Every year, I like to reflect on the common recommendations I make pertaining to drug therapies. These recommendations often reflect the practice of the time, new exciting therapies that have just emerged as well as new warnings released by regulatory authorities such as Health Canada or FDA.  It also helps me to identify learning gaps for nurses and physicians so that I can plan relevant education or in-services accordingly.

So for 2016, below are my top 10 recommendations that I make, mostly for the geriatric population in long term care facilities:

  1. Stop the calcium supplement – here’s a summary of why we don’t recommend calcium supplement routinely anymore. In short, it is best to obtain calcium from dietary sources if possible.
  2. Stop docusate sodium (Colace) – it’s no news that docusate sodium does’t work well. But sometimes it’s hard to break the habit. Really, it doesn’t work well for the chronic constipation. Here’s my rant about the topic. For some reason, it is my most popular post this year and continues to have consistent traffic from various search engines.  Either I have hit the right key words, or many people are indeed wondering about the effectiveness of this little red gelcap.
  3. Taper inhaled corticosteroid or optimize COPD therapy with new improved inhalation devices – I have also started encouraging a closer look at the inhalation therapies for the existing COPD patients. Often times, they have been put on the inhalation therapies for years without questioning their effectiveness or safety. We have new evidence and new devices – I often took the opportunity this year to see if there is room for optimization.
  4. Start sodium glucose cotransporter inhibitor in Type II diabetes – the management of diabetes continues to change with time. This year, I must say I am a big fan of sodium glucose cotransporter inhibitor. Not everyone can or should begin this therapy but it is one medication that may change the way we manage Type II diabetes as more positive evidence continues to emerge.  Here’s my post about this drug.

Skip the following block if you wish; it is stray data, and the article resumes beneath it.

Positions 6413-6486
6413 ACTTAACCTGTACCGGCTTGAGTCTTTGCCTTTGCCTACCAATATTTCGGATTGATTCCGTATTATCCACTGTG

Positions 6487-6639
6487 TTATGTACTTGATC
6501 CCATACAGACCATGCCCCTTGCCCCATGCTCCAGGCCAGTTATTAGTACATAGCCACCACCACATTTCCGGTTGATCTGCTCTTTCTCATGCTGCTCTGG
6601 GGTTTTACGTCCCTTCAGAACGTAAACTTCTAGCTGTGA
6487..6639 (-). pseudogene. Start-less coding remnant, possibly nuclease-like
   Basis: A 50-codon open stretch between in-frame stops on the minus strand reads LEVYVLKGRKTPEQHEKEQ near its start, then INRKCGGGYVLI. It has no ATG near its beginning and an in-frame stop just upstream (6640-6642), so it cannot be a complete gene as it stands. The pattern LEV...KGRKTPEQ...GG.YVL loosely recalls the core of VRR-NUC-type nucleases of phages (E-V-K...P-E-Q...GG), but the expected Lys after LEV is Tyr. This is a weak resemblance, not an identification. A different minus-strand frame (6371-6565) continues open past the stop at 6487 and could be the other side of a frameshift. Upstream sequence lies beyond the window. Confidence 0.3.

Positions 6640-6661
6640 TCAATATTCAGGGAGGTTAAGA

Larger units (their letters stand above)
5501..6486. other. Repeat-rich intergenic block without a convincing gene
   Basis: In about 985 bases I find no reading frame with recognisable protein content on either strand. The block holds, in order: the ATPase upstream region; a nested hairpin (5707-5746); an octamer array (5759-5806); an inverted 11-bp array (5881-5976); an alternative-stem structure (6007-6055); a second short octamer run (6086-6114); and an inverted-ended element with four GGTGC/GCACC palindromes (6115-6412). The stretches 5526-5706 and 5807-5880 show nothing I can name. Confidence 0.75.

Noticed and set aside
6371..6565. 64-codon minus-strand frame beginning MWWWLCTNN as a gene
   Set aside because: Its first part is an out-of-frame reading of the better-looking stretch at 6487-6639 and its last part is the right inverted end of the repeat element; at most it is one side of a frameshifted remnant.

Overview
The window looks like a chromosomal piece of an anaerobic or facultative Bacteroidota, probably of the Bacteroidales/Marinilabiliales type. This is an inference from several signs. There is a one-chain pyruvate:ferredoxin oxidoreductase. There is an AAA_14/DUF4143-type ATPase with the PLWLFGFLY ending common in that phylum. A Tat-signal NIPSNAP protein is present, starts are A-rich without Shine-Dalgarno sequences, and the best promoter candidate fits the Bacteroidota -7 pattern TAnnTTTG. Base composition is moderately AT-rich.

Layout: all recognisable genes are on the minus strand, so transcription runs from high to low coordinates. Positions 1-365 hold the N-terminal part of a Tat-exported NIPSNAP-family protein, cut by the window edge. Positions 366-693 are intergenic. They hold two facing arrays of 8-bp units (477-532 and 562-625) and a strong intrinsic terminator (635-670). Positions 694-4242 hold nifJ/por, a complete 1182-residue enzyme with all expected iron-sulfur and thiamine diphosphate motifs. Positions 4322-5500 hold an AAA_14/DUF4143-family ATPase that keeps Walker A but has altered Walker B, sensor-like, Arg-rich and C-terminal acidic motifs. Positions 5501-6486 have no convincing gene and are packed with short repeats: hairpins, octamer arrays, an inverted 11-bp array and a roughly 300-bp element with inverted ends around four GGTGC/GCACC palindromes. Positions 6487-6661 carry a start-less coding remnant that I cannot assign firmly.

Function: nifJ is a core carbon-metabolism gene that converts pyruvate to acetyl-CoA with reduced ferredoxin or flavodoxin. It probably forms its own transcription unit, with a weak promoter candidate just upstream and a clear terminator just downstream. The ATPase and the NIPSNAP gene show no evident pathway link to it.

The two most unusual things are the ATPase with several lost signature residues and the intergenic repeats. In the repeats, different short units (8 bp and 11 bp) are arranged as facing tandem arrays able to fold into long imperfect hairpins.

5. De-prescribing Proton Pump Inhibitor – Deprescribing is also a popular theme for 2016 in drug management. Polypharmacy continues to be related to increased risk of adverse drug events and is associated with poor outcome.  Many physicians are warming up to the idea and I have started some deprescribing initiatives with proton pump inhibitor being the first class to be targeted.
  6. Reassess benzodiazepine –  this isn’t a new venture for me. There is plenty of evidence to suggest its harm, its habit forming potential and its possible link to the increased risk of fall and cognition worsening.  But there is strong resistance usually from the patients and less incentive for clinicians to address them with courage. I often entertain the idea of removing these toxic substance from our formulary and limiting public access.  If we know it’s bad for many reasons, why does it take so long to do  something effective about it?
  7. Stop the iron if no longer anemic – This is an ongoing recommendation I tend to make with my patient population. Often times, we are quick to start iron supplement especially when we see the patient is anemic with iron deficiency. But once this is corrected several months later, we don’t always remember to stop the supplement. Please take note – iron supplements are very nauseous and constipating, so stop it if no longer needed. The only exception is perhaps when they have end stage chronic kidney diseases and/ or is prone to anemia (e.g. possible GI bleed that is not investigated).
  8. Stop Milk of Magnesia in renal impairment – Many people don’t realize magnesium can accumulate in renal impairment. So it is best to avoid Milk of Magnesia especially if we have other equivalent treatment options to select for constipation and or heartburn.
  9. Reassess antipsychotics – Recently, many long term care facilities have placed more emphasis on reducing antipsychotic usage given the concerned safety of its prolonged use in the dementia population (e.g. increased risk of stroke & death).  The media has portrayed it negatively but I feel we are moving in the right direction, at least based on the most recent statistics. There is still more work to be done and hopefully we continue to have to same dedication in 2017.
  10. Initiate antihypertensive or screening for metabolic syndrome (prediabetes) –  Recently, the Ontario Drug Benefits Program has made some changes to our Medscheck program for Long Term Care Facilities. Particularly, it is only eligible to individuals on at least three prescription medications. I find this a bit unfair because I routinely see many individuals not on any prescription medication yet they are indeed needed to start either anti-hypertensives or oral hypoglycemic agents. The potential cardiovascular benefits from initiating these therapies can be significant, yet the work that goes into these recommendations are not recognized, nor reimbursed.

So here are my top 10 recommendations for 2016. I look forward to a great start in 2017.